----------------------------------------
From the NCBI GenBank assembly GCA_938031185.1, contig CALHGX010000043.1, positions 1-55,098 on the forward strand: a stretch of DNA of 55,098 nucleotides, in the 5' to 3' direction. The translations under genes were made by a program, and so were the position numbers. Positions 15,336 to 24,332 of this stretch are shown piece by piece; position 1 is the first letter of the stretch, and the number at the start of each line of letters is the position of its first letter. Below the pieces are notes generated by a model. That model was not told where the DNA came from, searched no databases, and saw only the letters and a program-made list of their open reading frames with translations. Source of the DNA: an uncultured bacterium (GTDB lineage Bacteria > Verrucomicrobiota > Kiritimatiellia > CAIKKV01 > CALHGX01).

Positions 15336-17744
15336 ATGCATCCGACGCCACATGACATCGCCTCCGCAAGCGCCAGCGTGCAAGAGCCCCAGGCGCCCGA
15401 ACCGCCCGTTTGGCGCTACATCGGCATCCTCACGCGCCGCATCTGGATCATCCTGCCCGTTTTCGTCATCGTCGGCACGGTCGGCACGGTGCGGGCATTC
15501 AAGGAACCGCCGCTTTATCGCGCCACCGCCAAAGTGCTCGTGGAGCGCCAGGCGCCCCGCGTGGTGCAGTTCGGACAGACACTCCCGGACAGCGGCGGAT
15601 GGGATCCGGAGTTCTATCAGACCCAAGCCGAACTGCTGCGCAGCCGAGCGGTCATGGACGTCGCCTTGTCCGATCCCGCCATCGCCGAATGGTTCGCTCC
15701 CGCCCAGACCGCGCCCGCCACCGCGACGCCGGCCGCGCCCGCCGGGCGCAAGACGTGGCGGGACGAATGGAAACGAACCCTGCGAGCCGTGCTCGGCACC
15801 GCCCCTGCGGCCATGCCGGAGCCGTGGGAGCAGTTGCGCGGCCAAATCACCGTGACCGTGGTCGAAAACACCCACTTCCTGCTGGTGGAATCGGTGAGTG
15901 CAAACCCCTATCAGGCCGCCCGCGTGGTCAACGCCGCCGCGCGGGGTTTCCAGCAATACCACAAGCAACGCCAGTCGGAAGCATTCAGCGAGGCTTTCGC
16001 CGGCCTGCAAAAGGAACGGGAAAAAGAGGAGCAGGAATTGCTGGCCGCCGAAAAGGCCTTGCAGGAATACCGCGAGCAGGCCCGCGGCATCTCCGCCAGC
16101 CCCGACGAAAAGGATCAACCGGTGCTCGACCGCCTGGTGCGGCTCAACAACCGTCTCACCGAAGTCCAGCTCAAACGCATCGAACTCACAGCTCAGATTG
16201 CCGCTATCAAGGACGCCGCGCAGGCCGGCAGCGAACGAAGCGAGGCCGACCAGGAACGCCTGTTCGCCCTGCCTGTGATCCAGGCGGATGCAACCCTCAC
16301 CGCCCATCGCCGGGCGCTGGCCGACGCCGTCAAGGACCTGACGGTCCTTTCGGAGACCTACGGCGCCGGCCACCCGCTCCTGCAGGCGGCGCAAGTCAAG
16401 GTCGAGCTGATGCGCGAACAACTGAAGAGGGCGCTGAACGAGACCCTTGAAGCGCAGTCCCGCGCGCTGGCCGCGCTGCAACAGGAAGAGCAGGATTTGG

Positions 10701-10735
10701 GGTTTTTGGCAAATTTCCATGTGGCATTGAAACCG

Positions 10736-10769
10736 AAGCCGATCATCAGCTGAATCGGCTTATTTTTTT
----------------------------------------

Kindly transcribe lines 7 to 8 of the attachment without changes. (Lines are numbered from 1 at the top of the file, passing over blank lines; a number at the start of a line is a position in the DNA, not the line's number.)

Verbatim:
15701 CGCCCAGACCGCGCCCGCCACCGCGACGCCGGCCGCGCCCGCCGGGCGCAAGACGTGGCGGGACGAATGGAAACGAACCCTGCGAGCCGTGCTCGGCACC
15801 GCCCCTGCGGCCATGCCGGAGCCGTGGGAGCAGTTGCGCGGCCAAATCACCGTGACCGTGGTCGAAAACACCCACTTCCTGCTGGTGGAATCGGTGAGTG